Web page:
The National Catholic Fishwrap is still running down Pope Benedict and defending Bp. William Morris, formerly of Toowomba, Australia, present cause célèbre of Catholic liberals.
The latest Fishwrap writer to use the ineffective and doctrinally odd Australian bishop to bash the Holy Father is theological luminary Richard McBrien. My emphases.
Bishops and the Pope
by Richard McBrien on Jun. 06, 2011
Essays in Theology
The sacking of William Morris as bishop of the Australian diocese of Toowoomba raises more than a few theological questions about the relationship between bishops and the Bishop of Rome.
Many Catholics believe, and so apparently does Benedict XVI, that the Bishop of Rome is free, by the will of Christ, not only to appoint all bishops in the Roman Catholic church, but to dismiss them as well.
This is an incorrect assumption, and the firing of Bishop Morris provides us with a teachable moment in ecclesiology.
From the very beginning of church history, bishops were elected by the laity and clergy of the various local churches, or dioceses. And this included the Bishop of Rome, known more popularly as the pope.
Note his disdain for the title “Pope”. Bishop of Rome is, of course, one of the titles which describes the Pope. In fact, the Pope is the Pope because he is the Bishop of Rome, or the Roman Pontiff. He is also the Vicar of Christ, though liberals like to say he is Vicar of Peter. He is the Successor of Peter, but the Vicar of Christ. He is also called the Supreme Pontiff. McBrien, however, in stressing “Bishop of Rome, seeks to reduce the authority of the Pope to that of any other bishop and to elevate the local churches to something like autonomy.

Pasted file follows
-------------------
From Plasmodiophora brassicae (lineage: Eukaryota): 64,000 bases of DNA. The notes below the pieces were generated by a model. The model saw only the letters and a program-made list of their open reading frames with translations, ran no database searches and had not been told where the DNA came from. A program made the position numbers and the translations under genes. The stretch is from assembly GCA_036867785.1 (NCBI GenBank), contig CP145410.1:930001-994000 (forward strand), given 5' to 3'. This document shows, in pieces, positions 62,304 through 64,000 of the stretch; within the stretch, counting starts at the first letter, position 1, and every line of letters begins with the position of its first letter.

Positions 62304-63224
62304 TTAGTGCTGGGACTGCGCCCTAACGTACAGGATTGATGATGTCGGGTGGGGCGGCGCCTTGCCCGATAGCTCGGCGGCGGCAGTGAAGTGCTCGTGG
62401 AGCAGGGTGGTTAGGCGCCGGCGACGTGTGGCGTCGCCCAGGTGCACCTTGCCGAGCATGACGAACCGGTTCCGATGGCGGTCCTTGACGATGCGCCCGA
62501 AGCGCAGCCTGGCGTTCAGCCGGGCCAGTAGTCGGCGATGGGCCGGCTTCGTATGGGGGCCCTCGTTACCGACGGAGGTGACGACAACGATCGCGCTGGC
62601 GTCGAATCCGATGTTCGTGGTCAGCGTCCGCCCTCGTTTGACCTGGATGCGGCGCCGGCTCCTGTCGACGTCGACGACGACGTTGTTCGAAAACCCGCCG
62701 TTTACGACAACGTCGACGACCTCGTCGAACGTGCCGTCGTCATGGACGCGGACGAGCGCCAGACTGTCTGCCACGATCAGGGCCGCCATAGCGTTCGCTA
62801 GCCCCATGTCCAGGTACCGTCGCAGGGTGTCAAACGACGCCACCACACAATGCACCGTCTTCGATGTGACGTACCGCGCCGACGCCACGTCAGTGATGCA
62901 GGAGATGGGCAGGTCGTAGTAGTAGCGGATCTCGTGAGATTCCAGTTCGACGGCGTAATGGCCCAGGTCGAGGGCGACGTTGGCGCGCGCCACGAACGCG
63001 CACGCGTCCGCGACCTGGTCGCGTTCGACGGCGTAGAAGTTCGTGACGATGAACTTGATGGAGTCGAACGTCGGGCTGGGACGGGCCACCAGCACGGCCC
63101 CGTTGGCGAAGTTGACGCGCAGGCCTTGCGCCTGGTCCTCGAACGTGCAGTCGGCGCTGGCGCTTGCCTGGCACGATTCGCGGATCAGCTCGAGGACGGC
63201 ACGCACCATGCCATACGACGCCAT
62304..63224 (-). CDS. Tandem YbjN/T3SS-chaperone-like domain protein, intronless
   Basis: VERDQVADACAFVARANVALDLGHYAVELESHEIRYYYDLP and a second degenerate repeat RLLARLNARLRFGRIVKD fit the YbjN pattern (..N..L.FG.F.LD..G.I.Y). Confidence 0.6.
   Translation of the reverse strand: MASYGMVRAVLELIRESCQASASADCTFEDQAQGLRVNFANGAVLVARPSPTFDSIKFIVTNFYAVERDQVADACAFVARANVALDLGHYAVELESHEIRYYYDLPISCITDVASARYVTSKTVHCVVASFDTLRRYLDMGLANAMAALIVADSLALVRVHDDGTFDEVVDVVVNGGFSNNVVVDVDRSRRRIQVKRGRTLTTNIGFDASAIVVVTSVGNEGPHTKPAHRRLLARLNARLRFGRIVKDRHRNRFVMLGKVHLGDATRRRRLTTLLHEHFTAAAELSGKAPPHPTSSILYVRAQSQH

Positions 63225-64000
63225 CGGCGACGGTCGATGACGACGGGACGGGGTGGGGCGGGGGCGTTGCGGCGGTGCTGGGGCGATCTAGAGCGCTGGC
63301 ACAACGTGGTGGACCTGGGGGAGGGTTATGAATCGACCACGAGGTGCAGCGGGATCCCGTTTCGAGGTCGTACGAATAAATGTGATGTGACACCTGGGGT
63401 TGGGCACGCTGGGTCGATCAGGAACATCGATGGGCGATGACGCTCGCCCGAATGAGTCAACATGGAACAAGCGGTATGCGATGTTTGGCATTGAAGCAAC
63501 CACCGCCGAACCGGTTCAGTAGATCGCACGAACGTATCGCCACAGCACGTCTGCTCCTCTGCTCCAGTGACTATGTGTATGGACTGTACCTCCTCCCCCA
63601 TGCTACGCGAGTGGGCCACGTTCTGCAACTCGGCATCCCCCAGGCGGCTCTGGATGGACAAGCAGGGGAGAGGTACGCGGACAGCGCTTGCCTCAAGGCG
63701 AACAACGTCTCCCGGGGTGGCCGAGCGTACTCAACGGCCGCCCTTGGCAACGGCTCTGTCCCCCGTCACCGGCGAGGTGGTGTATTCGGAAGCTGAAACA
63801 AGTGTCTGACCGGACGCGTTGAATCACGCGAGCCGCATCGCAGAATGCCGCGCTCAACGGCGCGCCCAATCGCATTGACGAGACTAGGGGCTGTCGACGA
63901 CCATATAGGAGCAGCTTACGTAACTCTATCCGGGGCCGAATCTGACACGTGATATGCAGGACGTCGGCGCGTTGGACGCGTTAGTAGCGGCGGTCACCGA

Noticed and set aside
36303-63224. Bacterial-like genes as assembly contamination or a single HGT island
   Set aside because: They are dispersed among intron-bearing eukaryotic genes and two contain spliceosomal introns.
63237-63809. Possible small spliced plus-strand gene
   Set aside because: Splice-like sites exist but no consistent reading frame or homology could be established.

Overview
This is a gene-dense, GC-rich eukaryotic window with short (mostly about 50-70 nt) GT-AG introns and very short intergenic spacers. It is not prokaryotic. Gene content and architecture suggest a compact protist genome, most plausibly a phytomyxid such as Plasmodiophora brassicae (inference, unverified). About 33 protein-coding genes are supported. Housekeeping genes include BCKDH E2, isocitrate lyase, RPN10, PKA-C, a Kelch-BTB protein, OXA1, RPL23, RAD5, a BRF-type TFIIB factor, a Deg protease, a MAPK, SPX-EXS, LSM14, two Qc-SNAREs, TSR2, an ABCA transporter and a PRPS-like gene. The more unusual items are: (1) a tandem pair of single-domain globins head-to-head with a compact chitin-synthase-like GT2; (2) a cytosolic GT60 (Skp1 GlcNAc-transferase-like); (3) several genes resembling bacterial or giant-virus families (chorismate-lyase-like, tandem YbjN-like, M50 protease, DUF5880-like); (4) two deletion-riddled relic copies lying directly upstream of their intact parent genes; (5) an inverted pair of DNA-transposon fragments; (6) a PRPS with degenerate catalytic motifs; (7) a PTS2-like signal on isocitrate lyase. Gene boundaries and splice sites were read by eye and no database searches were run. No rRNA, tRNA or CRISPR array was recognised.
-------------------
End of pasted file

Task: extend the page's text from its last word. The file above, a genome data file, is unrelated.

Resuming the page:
You don’t have to bother with the rest. What follows is some spot reading of Patristic texts and tidbits about Popes in the ancient Church. You would do better to spend some time with J.N.D. Kelly’s Oxford Dictionary of Popes.
This is McBrien’s main point: Popes and bishops should be chosen by popular election, and Popes don’t have any authority over other bishops. The Pope is just barely a “first among equals”.
Keep this in mind when reading this stuff from the Fishwrap. Liberals will with spittle-flecked righteousness fuss that the Vatican isn’t taking savage enough action against bishops whom they don’t think are in turn being savage enough in the pursuit of priests who are accused of harming children.
The liberal left loves to criticize Rome as slow to act, it is still slow to act, and it is acting too slowly. “Why”, they shout, “isn’t the Vatican going after bishops? Why are there no penalties from the VATICAN against bishops?”
Liberals want the Pope to remove bishops when it suits their own agenda to tear power from the hands of the duly appointed hierarchical pastors. They can dovetail their agenda into everyone’s popular anger about priests who hurt children. But when the Pope removes a bishop for a doctrinal problem, they become incensed that the Pope removed a bishop, that he has overstepped his bounds, that he doesn’t have the authority to remove bishops, and, by the way, all bishops should be elected by popular vote.
As intelligent as McBrien and those at the Fishwrap are supposed to be, how do they not see this double-standard?
Perhaps we should revive the protest!